Whether you’re reviewing the dental options for your employer-sponsored health plan or looking at the options available on the market, you may encounter the acronyms DMO and PPO (also known as a PDN), as well as indemnity plan, in your research.
These terms describe the different types of dental insurance plans. To pick the best plan for your own needs, you'll need to know how each type is structured, and the advantages and disadvantages of each.
DMOs (Dental Maintenance Organization)
A DMO is very similar in concept to a health maintenance organization, or HMO.
Essentially, DMOs are designed to reduce premiums and costs - at the expense of a certain amount of freedom when it comes to choosing your own dentist.
Under these plans, when you want to receive dental services, you must choose a primary care dentist. If you need to see a specialist, such as an orthodontist or endodontist, you must get a referral from your primary care dentist.
Both HMOs and DMOs are designed to save money and reduce expenses by restricting the number of care providers the insurance company allows in the plan.
Negotiators for the insurer approach dentists and clinics in the coverage area and ask them to reduce prices in exchange for a steady flow of referrals from the plan. The fewer providers in the network, of course, the more patients each dentist will receive, and the more valuable the DMO is to the dentist.
They also save money by reducing expenses on specialists. The primary care dentist acts as a "gatekeeper" to more advanced services and ensures that any referrals to more advanced or specialized levels of care are legitimately medically necessary.
By using restricted networks, leveraging their bargaining power to obtain reduced fees, and reducing unnecessary expenses on specialist care, the DMO plan is usually able to realize significant cost savings - and pass those savings along to consumers in the form of reduced, affordable premiums.
These plans are usually best for those who are sensitive to premium costs and who are indifferent about what dentists they can see under the plan.
The dental PPO, aka PDN
A dental preferred provider organization (PPO) is much less restrictive than its DMO counterpart. You can generally visit any dentist you want who is willing to accept the insurance, and you don't need a referral to see a specialist.
However, there still may be a network, and your out-of-pocket costs may be lower if you see dentists from within these networks.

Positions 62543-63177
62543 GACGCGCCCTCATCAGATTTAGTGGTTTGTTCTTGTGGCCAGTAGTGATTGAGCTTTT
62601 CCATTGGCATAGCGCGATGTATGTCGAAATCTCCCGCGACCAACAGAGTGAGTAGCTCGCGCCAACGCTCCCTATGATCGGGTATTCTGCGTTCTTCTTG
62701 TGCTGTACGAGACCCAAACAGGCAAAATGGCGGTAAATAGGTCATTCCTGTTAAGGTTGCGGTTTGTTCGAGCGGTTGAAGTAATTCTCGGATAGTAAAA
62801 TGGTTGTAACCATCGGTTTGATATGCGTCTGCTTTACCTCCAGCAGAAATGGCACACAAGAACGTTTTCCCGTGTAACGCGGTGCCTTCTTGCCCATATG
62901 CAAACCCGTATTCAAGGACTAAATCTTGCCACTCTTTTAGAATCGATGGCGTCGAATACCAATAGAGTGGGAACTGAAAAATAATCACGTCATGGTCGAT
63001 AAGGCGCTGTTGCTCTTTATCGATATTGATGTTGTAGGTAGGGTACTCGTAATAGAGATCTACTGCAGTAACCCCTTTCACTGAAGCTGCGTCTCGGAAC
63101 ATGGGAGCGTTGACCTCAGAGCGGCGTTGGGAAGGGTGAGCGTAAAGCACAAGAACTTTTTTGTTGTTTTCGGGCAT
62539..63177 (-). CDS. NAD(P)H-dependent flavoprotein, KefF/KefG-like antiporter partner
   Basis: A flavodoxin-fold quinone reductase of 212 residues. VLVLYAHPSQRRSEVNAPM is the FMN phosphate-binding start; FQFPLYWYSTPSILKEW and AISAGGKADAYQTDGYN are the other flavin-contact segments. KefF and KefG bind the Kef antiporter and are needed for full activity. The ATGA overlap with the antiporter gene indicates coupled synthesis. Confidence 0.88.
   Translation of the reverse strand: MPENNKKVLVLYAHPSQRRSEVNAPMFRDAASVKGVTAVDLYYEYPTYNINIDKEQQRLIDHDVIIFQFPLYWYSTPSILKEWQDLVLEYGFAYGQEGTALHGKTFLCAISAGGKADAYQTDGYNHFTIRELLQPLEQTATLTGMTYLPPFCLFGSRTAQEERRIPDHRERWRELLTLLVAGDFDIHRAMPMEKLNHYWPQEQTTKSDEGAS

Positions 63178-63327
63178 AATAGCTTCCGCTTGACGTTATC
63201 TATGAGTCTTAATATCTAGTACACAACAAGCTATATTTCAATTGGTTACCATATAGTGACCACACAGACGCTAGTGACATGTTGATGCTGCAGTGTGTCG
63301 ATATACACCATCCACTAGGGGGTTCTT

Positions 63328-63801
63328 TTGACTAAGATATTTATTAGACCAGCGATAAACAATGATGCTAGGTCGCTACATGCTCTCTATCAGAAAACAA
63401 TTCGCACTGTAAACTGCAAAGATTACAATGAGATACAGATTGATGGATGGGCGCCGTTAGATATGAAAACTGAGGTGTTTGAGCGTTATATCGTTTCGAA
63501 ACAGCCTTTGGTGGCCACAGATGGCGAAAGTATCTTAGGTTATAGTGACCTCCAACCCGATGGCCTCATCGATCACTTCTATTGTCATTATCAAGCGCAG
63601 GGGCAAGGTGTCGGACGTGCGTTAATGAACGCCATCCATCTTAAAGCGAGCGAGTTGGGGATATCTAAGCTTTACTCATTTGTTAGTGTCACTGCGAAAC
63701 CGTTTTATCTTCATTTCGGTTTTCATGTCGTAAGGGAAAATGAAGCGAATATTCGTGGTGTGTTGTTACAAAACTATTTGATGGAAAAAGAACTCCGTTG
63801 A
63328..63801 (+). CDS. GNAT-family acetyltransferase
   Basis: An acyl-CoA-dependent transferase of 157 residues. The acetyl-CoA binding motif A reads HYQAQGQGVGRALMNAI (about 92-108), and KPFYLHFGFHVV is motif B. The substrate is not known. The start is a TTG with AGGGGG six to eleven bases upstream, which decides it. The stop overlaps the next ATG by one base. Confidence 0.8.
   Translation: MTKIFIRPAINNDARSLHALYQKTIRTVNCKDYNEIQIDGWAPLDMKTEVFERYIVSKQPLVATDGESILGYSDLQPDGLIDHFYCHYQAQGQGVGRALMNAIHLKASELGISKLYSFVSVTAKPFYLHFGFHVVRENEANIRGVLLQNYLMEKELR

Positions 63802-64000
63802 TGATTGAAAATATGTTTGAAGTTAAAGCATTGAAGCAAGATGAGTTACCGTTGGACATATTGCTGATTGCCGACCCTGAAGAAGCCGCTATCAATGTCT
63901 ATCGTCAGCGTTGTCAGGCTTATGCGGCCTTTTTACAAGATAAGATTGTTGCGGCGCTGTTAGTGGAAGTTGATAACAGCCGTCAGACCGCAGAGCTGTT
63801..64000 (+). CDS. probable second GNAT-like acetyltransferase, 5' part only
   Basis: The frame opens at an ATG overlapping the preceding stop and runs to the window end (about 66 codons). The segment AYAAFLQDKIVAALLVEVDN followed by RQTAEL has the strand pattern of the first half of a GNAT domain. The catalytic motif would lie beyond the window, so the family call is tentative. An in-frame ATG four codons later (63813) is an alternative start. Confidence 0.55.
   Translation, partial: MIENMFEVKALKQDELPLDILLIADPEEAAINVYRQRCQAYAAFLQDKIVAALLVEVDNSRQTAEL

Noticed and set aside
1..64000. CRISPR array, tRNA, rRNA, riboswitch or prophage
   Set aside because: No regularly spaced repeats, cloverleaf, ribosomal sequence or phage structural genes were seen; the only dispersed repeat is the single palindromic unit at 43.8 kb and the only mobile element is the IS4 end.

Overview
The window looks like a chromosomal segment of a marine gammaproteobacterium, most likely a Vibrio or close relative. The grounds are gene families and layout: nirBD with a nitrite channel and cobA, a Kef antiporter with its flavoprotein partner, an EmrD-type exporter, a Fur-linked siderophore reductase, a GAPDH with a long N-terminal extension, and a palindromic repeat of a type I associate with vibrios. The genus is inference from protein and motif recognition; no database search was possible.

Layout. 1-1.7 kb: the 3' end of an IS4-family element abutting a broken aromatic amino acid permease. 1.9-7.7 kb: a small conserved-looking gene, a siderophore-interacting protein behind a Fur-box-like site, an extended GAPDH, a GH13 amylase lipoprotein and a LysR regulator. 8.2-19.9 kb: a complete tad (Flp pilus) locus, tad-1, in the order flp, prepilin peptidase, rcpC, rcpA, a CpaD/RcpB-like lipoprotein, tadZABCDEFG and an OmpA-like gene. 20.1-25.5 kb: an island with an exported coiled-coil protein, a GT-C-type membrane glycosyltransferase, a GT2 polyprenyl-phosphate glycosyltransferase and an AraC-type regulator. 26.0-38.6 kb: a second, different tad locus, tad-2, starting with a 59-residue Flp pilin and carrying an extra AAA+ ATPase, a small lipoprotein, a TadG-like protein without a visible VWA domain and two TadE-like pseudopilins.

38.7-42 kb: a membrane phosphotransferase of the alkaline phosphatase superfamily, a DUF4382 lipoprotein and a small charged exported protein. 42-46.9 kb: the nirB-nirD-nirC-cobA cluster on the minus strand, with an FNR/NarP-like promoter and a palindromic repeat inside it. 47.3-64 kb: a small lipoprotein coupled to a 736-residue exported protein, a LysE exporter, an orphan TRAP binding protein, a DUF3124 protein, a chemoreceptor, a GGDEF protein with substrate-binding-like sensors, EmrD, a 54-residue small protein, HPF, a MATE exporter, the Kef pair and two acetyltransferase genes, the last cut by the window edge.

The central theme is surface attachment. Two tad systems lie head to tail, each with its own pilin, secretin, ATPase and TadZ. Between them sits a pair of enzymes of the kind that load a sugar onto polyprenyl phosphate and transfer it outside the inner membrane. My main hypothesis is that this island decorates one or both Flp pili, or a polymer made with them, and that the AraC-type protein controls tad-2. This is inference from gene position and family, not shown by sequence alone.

You will still have to pay deductibles and copays, but the plan may reduce or waive them for dentists and clinics within the preferred network.
These types of plans may also be referred to as participating dental networks, or PDNs. Their premiums are generally low, but usually not as low as comparable DMO plans.
If you have an indemnity plan, you can generally see any dentist who is willing to accept the insurance. You don't have to restrict yourself to practitioners in the network. If a dentist doesn't accept direct payment from the insurance company, they may reimburse you directly for covered expenses after the fact.
These plans offer the most flexibility and freedom and the fewest restrictions on care. But they also have the highest premiums.
What's the best dental insurance for you?
If choosing or having access to any dentist or specialist is important, an indemnity plan may be the best fit.
DMOs generally offer the lowest monthly premiums and have low out-of-pocket costs for routine services like cleanings. But, their out-of-pocket costs may be higher for services beyond routine checkups and cleanings.
If extensive treatment or access to a specialist is needed, a PPO-type plan may be a good choice.
Our employee benefits advisors will help you sort through the available plans and make recommendations based on your needs and budget.
We're here to help.
While every effort has been taken in compiling this information to ensure that its contents are totally accurate, neither the publisher nor the author can accept liability for any inaccuracies or change circumstances of any information herein or for the consequences of any reliance placed upon it. This publication is distributed on the understanding that the publisher is not engaged in rendering legal, accounting, or other professional advice or services. Readers should always seek professional advice before entering into any commitments.
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